Relinquished as an infant, Ruby is placed in a foster home and adopted by Alice and Mel, a less-than-desirable couple who can’t afford to complain too loudly about Ruby’s Indigenous roots. But when her new parents’ marriage falls apart, Ruby begins to search, in the unlikeliest of places, for her Indigenous identity.
Unabashedly self-destructing on alcohol, drugs and bad relationships, Ruby grapples with the meaning of the legacy left to her. Seeking understanding of how we come to know who we are, Probably Ruby explores how we find and invent ourselves in ways as peculiar and varied as the experiences of Indigenous adoptees themselves.
Probably Ruby is an audacious, brave, and beautiful novel, perfectly crafted with exquisitely chosen detail, natural dialogue and emotional control that results in breathtaking levels of tension and points of revelation. Ruby’s voice, her devastating honesty and tremendous laugh will not soon be forgotten.
PRAISE FOR PROBABLY RUBY
“Writing from the depths of her heart, Lisa Bird-Wilson has gifted us a passionate exploration of identity and belonging and a celebration of our universal desire to love and be loved.”
— Imbolo Mbue, author of Behold the Dreamers and How Beautiful We Were
“In this time of crises and isolation, I’ve come to cherish Probably Ruby. It details legacies of struggle without giving in to spectacle. It illuminates, in language of deepest care and artistic exactness, the diverse relations and irreducible complexity of an unforgettable life. Lisa Bird-Wilson is someone I urge you to read.”
— David Chariandy, author of Brother and I’ve Been Meaning to Tell You
“Lisa Bird-Wilson holds all her characters with such compassion, even when they go spectacularly off-course, they remain sympathetic in this wildly electric novel. Each fragment builds a provocative mosaic, refusing easy redemption, embracing Ruby’s complex, volatile emotional landscape with masterstrokes of observation and insight.”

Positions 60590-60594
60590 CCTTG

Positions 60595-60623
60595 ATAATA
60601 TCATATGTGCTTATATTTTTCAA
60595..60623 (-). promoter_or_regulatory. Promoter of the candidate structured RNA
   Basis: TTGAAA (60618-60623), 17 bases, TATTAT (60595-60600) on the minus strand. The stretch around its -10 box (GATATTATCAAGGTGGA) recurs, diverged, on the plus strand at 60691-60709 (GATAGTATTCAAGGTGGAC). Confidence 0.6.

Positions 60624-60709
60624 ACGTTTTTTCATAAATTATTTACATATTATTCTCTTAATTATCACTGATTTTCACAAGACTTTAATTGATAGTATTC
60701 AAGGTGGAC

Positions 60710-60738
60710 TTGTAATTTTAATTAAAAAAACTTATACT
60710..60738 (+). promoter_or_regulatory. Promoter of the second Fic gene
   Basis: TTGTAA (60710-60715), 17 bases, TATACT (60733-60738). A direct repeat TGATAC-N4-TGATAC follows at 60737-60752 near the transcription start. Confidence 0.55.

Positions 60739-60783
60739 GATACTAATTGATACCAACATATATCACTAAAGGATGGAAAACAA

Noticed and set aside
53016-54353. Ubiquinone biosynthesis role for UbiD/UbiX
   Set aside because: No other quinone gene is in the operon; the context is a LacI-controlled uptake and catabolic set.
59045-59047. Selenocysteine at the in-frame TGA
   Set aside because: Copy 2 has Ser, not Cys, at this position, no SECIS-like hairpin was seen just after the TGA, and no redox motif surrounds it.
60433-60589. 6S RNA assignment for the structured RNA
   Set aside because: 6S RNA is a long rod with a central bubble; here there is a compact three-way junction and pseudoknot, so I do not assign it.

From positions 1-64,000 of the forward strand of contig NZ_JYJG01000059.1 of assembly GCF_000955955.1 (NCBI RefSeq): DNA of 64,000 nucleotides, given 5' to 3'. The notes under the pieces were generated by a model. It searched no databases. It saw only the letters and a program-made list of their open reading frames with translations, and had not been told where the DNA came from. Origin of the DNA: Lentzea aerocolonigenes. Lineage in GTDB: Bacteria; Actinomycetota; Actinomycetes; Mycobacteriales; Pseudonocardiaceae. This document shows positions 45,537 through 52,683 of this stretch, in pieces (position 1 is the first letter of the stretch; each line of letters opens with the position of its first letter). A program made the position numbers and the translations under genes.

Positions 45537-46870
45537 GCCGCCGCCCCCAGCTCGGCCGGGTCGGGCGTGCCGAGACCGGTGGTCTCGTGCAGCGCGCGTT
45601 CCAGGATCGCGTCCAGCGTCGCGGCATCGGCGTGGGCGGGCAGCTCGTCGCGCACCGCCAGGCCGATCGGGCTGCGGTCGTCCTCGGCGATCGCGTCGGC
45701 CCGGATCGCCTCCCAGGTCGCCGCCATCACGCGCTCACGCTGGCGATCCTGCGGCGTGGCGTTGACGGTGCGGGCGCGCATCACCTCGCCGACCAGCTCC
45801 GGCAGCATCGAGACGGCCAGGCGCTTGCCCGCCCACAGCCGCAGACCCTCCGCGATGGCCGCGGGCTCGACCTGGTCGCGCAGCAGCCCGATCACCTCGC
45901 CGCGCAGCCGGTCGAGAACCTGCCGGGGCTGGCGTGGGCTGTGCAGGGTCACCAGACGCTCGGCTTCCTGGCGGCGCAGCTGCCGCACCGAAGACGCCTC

— Eden Robinson, author of the Trickster Trilogy
“Soft as it is hard, Probably Ruby reminds us how displacement comes to be commonplace in the lives of some. Never before have I seen a writer represent the constellation of people impacted by this kind of fractured kinship with such righteous critique that is at once restrained and nuanced. Each member of Ruby’s web of people is shaped with care, empathy, and grace—even the most unforgivable ones. Simply put, Lisa Bird-Wilson’s book is one of the very best things I’ve ever read about adoption, race, and want.”
— Jenny Heijun Wills, author of Older Sister. Not Necessarily Related.
“It’s a brilliant piece that takes Indigenous literature in some fascinating new directions. Lisa is an extraordinary stylist, and this novel explores Indigenous women’s lives in a way that is empowering and that doesn’t follow the usual tropes of trauma and victimization. I think of her as a Michif Alice Munro.”
— Warren Cariou
“Reminiscent of Maria Campbell’s Halfbreed, Robert Arthur Alexie’s Porcupines and China Dolls and Beatrice Culleton’s In Search of April Raintree, Probably Ruby is shrapnel to the heart: triggering, maddening, enraging and fearless!”
— Richard Van Camp
“The glass-shattering honesty in the voice, the half-hidden anguish that sears the page. Spare writing, sparing no one. The audacity of Lisa Bird Wilson’s writing—brave, taut, exacting—leaves the reader altered. This story made me catch my breath, made my heart flip-flop in my chest.”
— Lisa Moore, 2017 Jack Hodgins Founders’ Award for Fiction Judge
A debut short story collection from one of Canada’s most exciting new Indigenous voices. “In our family, it was Trish who was Going To Be Trouble; I was Such a Good Girl.” At times haunting, at times hilarious, Just Pretending explores the moments in life that send us down pathways predetermined and not-yet-forged. These are the liminal, defining moments that mark irreversible transitions of girl to mother, confinement to freedom, wife to murderer. They are the melodramatic car-crash moments of the outcomes both horrific and too fascinating to tear our eyes from. And they are the unnoticed, infinitely tiny moments, seemingly insignificant (even ridiculous) yet holding the power to alter, to transform, to make strange. What links these stories is a sense of characters working both with success and without, through action or reaction to separate reality from perception and to make these moments into their lives’ new truths.
Praise for Just Pretending
“…the stories and characters are so alive, and the writing is so beautiful in its stripped-down simplicity. And it is not all darkness—there are plenty of characters in tough situations who exhibit the insight, ironic wittiness, and random joy that, again, real people in tough situations experience.” Amy Mitchell, The Temz Review